FOOD for thought will be offered on the weekend as gardeners take part in Armidale's Home Grown Garden Tour.
Tips on growing your own food, as well as workshops on wicking bed construction and native food production and processing will be provided over the two-day event, Saturday, February 17 and Sunday, February 18.
Eight gardeners will open their back yards, big and small and across the city and beyond, to visitors.
"Our gardeners will be sharing their highs and lows of 'growing their own' and becoming more self sufficient in this age of climate change," UNE academic and Armidale Food Group coordinator, Nikki Larder said.
The two-day tour is a biennial event, organised by academics from the University of New England, as well as a general practitioner and dietician working at local health organisations.
The food group is part of the Armidale Climate and Health Project and Sustainable Living Armidale.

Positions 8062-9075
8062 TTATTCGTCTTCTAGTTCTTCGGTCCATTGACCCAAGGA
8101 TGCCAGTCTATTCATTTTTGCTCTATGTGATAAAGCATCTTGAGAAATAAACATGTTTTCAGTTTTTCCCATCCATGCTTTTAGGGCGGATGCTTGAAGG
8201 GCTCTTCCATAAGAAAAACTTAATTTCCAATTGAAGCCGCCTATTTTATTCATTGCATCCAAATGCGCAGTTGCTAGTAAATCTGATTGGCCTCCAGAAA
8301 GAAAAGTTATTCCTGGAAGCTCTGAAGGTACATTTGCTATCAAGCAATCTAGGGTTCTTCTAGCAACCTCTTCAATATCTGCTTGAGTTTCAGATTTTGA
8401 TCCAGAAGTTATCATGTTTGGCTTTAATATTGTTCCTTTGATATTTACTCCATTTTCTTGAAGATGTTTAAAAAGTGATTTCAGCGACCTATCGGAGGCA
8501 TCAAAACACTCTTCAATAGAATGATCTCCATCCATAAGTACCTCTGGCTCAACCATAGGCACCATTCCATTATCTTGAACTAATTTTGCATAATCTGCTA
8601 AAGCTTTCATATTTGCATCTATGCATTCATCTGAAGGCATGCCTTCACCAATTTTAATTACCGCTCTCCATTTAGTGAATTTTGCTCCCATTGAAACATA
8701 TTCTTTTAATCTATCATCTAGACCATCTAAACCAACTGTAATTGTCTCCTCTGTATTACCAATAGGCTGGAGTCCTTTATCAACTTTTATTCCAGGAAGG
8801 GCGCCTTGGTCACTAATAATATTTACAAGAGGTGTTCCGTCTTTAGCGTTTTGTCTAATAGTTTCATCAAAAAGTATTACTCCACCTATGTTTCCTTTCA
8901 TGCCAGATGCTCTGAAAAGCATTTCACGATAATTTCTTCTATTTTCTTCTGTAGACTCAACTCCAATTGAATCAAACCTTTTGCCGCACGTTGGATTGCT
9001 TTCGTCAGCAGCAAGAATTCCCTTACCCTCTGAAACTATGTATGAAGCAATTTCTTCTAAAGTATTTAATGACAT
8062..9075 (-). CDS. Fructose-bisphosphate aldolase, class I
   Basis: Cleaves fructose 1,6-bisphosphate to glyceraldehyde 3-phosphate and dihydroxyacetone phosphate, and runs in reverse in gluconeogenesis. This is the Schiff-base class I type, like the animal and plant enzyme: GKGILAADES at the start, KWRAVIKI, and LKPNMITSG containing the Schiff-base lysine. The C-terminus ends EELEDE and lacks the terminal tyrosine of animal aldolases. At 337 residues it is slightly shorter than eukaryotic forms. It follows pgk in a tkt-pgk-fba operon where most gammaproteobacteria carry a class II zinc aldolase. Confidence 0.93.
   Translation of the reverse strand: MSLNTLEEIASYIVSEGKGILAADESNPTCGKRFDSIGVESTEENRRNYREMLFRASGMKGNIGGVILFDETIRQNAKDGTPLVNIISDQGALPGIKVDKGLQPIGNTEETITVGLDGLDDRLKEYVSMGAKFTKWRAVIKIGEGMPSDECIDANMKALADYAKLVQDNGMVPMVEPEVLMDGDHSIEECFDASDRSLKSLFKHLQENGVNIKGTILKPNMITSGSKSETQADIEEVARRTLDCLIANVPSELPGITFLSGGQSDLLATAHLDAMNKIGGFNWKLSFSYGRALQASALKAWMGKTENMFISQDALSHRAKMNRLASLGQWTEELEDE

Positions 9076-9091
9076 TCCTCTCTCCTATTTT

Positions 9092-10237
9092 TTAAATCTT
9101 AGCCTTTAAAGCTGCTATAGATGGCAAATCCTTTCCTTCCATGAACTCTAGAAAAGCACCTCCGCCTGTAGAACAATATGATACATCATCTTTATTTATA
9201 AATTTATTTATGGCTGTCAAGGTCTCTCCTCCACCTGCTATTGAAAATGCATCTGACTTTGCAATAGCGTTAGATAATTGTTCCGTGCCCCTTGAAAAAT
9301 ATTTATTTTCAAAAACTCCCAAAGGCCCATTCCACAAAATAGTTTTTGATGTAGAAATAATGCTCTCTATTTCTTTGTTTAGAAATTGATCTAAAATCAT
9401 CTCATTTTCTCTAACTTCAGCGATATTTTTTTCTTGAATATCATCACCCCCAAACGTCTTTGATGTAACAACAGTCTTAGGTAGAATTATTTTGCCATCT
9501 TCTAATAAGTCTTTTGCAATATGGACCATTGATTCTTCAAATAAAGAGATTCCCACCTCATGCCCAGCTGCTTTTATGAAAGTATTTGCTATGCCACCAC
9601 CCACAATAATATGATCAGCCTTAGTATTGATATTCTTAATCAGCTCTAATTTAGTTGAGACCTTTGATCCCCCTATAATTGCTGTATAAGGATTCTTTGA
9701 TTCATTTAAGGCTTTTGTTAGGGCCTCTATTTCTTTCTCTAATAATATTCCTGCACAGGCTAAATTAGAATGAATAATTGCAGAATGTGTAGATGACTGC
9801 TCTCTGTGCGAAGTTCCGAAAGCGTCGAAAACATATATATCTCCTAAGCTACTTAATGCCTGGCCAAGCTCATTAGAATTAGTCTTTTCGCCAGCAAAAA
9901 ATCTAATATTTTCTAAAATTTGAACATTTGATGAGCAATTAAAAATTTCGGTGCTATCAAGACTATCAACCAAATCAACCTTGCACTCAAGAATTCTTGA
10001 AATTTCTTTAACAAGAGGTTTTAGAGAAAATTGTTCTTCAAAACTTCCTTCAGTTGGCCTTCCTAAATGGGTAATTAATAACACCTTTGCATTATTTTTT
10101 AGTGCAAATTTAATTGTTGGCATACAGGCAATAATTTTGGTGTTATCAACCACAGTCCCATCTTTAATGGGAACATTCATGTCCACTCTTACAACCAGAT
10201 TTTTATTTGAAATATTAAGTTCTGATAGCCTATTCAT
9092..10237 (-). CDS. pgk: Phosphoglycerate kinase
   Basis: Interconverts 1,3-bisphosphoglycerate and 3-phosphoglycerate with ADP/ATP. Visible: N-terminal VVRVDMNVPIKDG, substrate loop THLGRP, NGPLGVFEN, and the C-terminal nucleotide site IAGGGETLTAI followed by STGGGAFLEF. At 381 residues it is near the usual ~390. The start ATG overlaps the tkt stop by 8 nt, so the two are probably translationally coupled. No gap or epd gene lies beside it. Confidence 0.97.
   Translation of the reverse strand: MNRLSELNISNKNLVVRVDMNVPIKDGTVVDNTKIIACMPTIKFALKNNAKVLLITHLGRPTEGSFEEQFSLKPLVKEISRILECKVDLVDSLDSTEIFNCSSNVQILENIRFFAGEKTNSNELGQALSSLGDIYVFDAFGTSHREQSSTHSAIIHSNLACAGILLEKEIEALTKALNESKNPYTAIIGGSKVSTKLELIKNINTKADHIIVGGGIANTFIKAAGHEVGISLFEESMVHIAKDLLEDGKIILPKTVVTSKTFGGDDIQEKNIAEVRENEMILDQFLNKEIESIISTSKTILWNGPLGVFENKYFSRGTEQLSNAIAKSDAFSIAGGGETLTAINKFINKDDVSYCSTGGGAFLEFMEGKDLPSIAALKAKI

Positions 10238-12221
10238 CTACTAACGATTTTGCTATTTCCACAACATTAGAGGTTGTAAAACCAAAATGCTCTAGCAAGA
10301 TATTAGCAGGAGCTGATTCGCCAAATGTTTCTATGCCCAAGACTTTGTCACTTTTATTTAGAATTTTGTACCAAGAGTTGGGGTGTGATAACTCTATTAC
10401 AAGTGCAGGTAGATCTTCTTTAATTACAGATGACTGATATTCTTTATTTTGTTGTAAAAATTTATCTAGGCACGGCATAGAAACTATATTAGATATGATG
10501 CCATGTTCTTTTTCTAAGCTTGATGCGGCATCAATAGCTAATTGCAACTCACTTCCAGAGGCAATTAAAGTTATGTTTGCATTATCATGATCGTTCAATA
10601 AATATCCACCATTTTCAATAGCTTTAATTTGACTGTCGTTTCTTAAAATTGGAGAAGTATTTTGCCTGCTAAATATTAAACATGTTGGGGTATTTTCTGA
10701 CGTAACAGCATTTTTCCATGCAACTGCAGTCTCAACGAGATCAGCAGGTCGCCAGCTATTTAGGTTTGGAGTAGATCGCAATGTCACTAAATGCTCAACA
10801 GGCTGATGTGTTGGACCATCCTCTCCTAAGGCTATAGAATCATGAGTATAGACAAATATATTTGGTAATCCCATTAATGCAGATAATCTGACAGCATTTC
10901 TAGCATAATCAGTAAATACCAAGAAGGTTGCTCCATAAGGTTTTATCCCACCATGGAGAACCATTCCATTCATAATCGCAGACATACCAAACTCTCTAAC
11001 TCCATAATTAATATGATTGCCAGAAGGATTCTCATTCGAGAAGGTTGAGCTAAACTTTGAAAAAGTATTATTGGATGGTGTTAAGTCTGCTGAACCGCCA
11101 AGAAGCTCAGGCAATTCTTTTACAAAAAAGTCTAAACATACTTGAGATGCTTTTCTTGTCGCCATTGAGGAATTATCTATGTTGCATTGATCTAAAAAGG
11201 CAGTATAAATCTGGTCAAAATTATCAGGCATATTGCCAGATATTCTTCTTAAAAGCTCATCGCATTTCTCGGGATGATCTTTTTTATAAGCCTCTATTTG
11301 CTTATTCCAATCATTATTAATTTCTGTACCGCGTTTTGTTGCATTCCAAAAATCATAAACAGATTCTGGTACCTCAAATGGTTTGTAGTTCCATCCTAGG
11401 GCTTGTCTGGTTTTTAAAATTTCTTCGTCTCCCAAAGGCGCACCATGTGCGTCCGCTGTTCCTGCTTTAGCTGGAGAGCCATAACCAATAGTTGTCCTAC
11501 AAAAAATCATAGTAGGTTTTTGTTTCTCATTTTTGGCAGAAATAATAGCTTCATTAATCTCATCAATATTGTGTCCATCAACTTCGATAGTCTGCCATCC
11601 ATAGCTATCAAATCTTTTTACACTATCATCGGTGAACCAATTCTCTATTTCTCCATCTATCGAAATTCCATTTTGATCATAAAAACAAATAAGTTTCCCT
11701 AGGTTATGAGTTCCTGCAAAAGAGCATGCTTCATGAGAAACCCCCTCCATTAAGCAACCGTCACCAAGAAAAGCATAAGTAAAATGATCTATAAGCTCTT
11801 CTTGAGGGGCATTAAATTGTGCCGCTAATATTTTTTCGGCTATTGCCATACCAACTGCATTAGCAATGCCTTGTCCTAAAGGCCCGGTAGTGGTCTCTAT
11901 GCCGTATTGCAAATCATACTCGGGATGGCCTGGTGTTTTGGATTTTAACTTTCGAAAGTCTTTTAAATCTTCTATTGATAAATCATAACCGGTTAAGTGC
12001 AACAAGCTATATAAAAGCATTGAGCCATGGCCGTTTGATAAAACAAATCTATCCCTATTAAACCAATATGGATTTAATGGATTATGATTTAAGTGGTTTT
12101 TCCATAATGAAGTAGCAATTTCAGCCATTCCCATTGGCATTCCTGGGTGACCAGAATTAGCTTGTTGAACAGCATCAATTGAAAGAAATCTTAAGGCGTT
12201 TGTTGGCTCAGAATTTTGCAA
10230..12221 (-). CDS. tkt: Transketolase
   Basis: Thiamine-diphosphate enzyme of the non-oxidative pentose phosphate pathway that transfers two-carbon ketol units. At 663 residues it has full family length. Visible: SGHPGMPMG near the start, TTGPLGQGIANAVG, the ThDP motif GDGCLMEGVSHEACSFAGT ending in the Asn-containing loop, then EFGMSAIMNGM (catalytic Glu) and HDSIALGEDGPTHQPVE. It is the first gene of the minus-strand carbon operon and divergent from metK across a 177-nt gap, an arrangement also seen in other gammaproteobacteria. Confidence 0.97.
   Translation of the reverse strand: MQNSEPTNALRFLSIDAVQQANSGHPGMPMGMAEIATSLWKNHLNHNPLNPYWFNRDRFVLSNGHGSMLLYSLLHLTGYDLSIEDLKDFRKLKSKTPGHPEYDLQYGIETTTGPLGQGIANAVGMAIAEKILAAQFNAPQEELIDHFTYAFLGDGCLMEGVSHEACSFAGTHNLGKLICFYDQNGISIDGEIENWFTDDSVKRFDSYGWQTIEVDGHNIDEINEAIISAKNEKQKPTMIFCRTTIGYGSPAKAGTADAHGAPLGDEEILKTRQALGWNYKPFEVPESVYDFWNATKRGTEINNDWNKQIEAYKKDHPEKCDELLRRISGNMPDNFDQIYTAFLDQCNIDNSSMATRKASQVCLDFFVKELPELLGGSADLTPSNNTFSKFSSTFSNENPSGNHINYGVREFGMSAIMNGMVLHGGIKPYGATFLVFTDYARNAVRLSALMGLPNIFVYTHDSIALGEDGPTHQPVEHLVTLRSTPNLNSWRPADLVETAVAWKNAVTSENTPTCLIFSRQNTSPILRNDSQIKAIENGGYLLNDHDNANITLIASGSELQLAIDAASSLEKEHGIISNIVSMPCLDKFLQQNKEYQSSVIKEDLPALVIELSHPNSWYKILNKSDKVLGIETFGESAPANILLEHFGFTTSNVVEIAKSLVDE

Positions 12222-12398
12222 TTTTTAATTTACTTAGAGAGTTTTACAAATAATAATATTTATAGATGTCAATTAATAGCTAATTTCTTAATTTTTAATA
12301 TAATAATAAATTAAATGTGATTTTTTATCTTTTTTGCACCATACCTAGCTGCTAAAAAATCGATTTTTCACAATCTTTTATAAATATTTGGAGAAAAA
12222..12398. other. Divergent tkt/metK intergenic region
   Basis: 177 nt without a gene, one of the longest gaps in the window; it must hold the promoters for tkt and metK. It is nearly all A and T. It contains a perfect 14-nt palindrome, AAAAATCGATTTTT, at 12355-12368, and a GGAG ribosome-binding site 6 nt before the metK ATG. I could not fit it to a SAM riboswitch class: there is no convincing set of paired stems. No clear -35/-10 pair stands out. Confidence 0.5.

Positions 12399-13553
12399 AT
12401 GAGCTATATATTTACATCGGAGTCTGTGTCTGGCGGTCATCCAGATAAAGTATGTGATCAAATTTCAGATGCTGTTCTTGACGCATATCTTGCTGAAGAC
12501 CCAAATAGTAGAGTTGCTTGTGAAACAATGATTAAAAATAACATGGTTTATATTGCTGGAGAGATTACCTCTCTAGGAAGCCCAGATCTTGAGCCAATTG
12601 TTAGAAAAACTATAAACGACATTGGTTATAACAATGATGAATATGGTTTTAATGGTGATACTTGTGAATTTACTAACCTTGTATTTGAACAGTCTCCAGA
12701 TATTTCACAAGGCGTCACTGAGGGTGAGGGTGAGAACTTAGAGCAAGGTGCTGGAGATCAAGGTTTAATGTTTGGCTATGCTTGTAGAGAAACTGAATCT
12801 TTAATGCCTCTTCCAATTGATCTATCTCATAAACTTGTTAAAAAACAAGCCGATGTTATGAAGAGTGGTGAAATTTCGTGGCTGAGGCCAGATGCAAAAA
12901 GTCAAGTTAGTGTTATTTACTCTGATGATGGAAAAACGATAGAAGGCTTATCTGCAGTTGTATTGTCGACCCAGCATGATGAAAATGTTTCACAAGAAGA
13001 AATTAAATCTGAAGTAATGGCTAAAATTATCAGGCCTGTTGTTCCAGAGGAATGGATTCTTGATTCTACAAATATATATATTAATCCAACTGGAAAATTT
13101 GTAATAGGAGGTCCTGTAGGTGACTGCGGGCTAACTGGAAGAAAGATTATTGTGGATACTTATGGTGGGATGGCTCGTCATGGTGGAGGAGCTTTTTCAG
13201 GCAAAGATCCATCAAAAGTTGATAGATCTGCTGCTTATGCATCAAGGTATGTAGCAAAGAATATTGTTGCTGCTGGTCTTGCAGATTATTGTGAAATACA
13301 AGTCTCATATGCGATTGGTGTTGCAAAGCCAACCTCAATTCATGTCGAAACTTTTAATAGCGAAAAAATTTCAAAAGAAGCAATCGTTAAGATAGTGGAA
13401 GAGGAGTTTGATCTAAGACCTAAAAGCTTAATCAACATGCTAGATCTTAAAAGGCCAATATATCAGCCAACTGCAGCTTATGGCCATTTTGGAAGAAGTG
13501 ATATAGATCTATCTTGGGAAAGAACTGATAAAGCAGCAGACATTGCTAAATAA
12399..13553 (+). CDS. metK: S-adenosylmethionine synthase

It is linked to a larger initiative to improve local community food infrastructure in the region, Dr Larder said.
Dr Dixon's garden is a mix of native and introduced plants, with several vegetable beds in the back yard.
"I've had mixed success with basil this year, planting some too early, which means it hasn't grown very well," she said.
"I'd love to share my tips with visitors to my garden and hear their gardening tales."
Broad beans, chicory, cress and mustard, leeks, rocket and English spinach can all be planted now for a crop before winter.
The eight gardeners showcasing their creations will discuss other crops and best planting times.
There will be the opportunity to learn more about wicking beds, self watering systems where "wicks" draw up water from a reservoir as and when it is needed by the plants.
Cost is $5 if you travel by bicycle or motorbike, or $20 for car of people riding together.